4. vpkumar
    Joined: Jun 2002
    Posts: 37
    Likes: 0, Points: 6, Legacy Rep: 10
    Location: India

    vpkumar Junior Member

    better than NAPA!

    How do you say it is better than NAPA.
    Have you tested it with some exact figures?

     
  5. vpkumar
    Joined: Jun 2002
    Posts: 37
    Likes: 0, Points: 6, Legacy Rep: 10
    Location: India

    vpkumar Junior Member

    NAPA now

    NAPA has undergone many changes. Now it is so user friendly and definitely has a lot of features , because of which it is one of the costliest ship design softwares around. Like TRIBON, FORAN etc.

     
  6. Leo Lazauskas
    Joined: Jan 2002
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    Location: Adelaide, South Australia

    Leo Lazauskas Senior Member

    That might just give slow convergence to the "real" answer sometimes. Then again, what you lose on the convex portion of a hull might be made up on the concave portions.

    Any ideas on how it performs on something that can be verified objectively?

    Regards,
    Leo
     
  7. Raggi_Thor
    Joined: Jan 2004
    Posts: 2,457
    Likes: 64, Points: 0, Legacy Rep: 711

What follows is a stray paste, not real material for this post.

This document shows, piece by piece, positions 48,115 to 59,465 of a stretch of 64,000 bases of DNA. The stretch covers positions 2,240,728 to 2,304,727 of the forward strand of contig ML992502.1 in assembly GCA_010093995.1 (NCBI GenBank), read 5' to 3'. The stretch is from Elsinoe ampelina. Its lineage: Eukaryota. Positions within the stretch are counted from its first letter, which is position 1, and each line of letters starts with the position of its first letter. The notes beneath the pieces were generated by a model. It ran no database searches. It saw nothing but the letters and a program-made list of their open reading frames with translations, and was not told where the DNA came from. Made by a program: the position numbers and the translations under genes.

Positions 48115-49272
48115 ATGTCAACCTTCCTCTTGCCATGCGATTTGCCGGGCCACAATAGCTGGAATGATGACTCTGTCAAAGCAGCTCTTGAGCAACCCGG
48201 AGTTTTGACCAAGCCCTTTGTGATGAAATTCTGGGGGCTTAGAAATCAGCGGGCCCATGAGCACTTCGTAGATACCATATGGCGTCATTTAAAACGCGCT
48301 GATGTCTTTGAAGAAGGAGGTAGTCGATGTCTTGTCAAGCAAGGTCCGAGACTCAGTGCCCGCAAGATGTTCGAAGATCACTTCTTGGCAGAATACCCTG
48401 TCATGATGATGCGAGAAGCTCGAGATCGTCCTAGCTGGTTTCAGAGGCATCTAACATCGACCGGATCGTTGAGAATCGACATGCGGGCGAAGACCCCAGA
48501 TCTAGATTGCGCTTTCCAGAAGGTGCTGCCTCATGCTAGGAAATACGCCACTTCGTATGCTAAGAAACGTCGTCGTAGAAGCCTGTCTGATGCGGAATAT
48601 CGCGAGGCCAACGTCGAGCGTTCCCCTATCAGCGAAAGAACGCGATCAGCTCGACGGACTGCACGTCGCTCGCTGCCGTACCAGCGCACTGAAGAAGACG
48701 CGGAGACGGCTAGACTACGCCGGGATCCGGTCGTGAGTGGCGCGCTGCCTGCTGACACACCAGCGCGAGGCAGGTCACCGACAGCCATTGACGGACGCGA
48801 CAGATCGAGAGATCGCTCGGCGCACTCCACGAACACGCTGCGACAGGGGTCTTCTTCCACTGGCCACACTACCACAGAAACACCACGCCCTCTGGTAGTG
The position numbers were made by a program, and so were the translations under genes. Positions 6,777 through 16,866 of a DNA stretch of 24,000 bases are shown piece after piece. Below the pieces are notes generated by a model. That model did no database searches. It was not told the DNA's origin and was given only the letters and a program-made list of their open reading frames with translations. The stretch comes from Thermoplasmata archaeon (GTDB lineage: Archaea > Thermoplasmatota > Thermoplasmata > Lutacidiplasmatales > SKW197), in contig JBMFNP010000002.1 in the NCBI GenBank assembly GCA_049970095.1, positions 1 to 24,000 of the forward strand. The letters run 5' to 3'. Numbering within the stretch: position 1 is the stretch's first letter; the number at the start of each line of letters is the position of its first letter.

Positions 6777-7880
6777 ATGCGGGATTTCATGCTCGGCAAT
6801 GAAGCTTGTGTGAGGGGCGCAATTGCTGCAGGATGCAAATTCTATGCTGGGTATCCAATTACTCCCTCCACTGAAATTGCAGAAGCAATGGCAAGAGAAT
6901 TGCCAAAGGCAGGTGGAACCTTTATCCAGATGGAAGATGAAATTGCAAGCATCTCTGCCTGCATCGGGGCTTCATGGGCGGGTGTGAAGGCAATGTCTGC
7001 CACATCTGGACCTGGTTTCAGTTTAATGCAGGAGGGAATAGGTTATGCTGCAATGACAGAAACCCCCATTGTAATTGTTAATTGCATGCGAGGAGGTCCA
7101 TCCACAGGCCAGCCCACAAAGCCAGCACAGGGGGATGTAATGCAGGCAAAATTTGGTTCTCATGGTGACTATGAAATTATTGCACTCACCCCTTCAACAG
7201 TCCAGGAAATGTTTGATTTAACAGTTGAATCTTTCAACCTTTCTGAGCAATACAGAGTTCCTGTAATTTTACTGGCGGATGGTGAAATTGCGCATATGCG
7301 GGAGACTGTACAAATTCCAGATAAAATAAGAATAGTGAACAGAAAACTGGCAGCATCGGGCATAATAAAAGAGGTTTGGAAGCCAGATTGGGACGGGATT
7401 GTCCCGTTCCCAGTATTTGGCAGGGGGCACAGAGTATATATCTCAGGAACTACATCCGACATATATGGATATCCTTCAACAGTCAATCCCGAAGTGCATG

Location: Trondheim, NORWAY

    Raggi_Thor Nav.arch/Designer/Builder

    No, sorry.
    I can ask.
     
  8. Leo Lazauskas
    Joined: Jan 2002
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    Location: Adelaide, South Australia

    Leo Lazauskas Senior Member

    You might not need them for fabricating hulls, but there are definite advantages to exact solutions when testing hydrodynamic codes. Sometimes you need 15 decimal place accuracy or more for that type of work. That is clearly a ridiculous accuracy for real hulls (unless someone here has a radical quantum-effect hull they aren't telling us about). You can't test these sorts of codes using output from Freeship or most other codes because they just aren't accurate enough.

    There are many examples where very high accuracy is required. For example, some lifting surface codes break down at the wingtips of highly skewed (crescent) planforms because they require more than 15 decimal place accuracy.
     
  9. Raggi_Thor
    Joined: Jan 2004
    Posts: 2,457
    Likes: 64, Points: 0, Legacy Rep: 711
    Location: Trondheim, NORWAY

    Raggi_Thor Nav.arch/Designer/Builder

    I asked the developer of Shipshape again.